12 Current market return 12%. Risk-free rate 5%. Find the market capitalization of the company. Solution: The formula: P 0 D0 (1 g) K g e D 0 = 18c g can be found by Gordon s Growth Model: g = r x b r = 20% If dividend per share of 18c are paid on EPS of 25c, then the payout ratio is 18/25 = 72%. The retention ratio is therefore 28%. So b = 0.28 Therefore g = 0.2 x 0.28 = K e can be found using CAPM = R f + β(r m R f ) K e = 5% x (12% 5%) = 12.7% Therefore, 18( ) P 0 268c $ The market capitalization is therefore = 2m x $2.68 = $5.36m 3.20 Assumptions of Dividend Models The dividend models are underpinned by a number of assumptions that you should bear in mind. (a) Investors act rationally and homogenously. The model fails to take into account the different expectations of shareholders, nor how much are motivated by dividends vs future capital appreciation on their shares. (b) The D 0 figure used does not vary significantly from the trend of dividends. If D 0 does appear to be a rogue figure, it may be better to use an adjusted trend figure, calculated on the basis of the past few years dividends.
13 (c) (d) (e) (f) (g) (h) (i) The estimates of future dividends and prices used, and also the cost of capital are reasonable. As with other methods, it may be difficult to make a confident estimate of the cost of capital. Dividend estimates may be made from historical trends that may not be a good guide for a future, or derived from uncertain forecasts about future earnings. Investors attitudes to receiving different cash flows at different times can be modeled using discounted cash flow arithmetic. Directors use dividends to signal the strength of the company s position (however companies that pay zero dividends do not have zero share values). Dividends either show no growth or constant growth. If the growth rate is calculated using g = b x r, then the model assumes that b and r are constant. Other influences on share prices are ignored. The company s earnings will increase sufficiently to maintain dividend growth levels. The discount rate used exceeds the dividend growth rate. (D) Discounted cash flow basis 3.21 This method of share valuation may be appropriate when one company intends to buy the assets of another company and to make further investments in order to improve cash flows in the future Discounted Cash Flow Basis Method: (a) Identify relevant free cash flow (i.e. excluding financing flows) (i) operating flows (ii) revenue from sale of assets (iii) tax (iv) synergies arising from any merger. (b) Select a suitable time horizon. (c) Calculate the PV over this horizon. This gives the value to all providers of finance, i.e. equity + debt. (d) Deduct the value of debt to leave the value of equity.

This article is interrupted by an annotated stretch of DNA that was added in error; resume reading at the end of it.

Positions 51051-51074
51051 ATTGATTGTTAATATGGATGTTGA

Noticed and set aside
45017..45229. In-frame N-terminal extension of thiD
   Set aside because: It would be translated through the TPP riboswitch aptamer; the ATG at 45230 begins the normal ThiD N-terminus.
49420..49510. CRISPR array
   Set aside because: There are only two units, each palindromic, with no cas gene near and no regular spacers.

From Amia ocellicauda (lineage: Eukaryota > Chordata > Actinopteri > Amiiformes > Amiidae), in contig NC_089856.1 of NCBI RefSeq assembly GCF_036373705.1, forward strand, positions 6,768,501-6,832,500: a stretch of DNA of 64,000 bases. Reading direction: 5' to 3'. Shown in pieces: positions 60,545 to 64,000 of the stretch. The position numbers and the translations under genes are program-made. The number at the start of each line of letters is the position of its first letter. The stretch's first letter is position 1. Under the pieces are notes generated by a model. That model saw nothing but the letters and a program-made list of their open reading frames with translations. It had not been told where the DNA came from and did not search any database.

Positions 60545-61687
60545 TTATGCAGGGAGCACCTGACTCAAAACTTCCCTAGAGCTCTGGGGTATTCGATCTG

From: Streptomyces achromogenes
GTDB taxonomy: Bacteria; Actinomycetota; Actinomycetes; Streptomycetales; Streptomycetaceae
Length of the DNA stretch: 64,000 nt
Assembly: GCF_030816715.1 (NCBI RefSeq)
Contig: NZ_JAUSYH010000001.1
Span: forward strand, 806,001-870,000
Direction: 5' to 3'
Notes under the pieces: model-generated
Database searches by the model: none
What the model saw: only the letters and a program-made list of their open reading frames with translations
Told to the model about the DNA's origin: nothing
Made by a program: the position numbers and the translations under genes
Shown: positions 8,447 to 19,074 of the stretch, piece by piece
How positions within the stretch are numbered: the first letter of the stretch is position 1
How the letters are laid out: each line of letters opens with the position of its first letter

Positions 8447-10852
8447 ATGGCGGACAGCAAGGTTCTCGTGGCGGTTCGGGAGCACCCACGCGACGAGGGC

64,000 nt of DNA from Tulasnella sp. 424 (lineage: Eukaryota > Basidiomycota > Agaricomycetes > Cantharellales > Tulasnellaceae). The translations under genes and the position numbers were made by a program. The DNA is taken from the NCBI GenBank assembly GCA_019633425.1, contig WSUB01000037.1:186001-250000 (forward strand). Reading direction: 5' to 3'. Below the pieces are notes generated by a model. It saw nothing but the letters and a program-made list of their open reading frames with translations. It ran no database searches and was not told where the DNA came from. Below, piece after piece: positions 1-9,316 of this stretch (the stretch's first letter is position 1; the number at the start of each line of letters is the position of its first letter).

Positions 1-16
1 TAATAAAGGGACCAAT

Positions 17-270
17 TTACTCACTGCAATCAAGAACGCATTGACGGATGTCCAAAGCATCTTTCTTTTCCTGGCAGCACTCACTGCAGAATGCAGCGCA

14 3.23 Example 7 The following information has been taken from the income statement and statement of financial position of A Co: Revenue $350m Production expenses $210m Administrative expenses $24m Tax allowable depreciation $31m Capital investment in year $48m Corporate debt $14m trading at 130% Corporate tax is 30% The WACC is 16.6%. Inflation is 6%. These cash flows are expected to continue every year for the foreseeable future. Required: Calculate the value of equity. Solution: Operating profits = $(350m 210m 24m) = $116m Tax on operating profits = $116m x 30% = $34.8m Allowable depreciation = $31m (assumed not included in production or administration expenses) Tax relief on depreciation = $31m x 30% = $9.3m Therefore net cash flow = 116m 34.8m + 9.3m 48m = $42.5m The real discount rate is: / 1.06 = 10% The corporate value is = $42.5m / 10% = $425m Equity = $425m $(14m x 1.3) = $406.8m Note: because the cash flow is a perpetuity we have used the real cash flow and the real discount rate.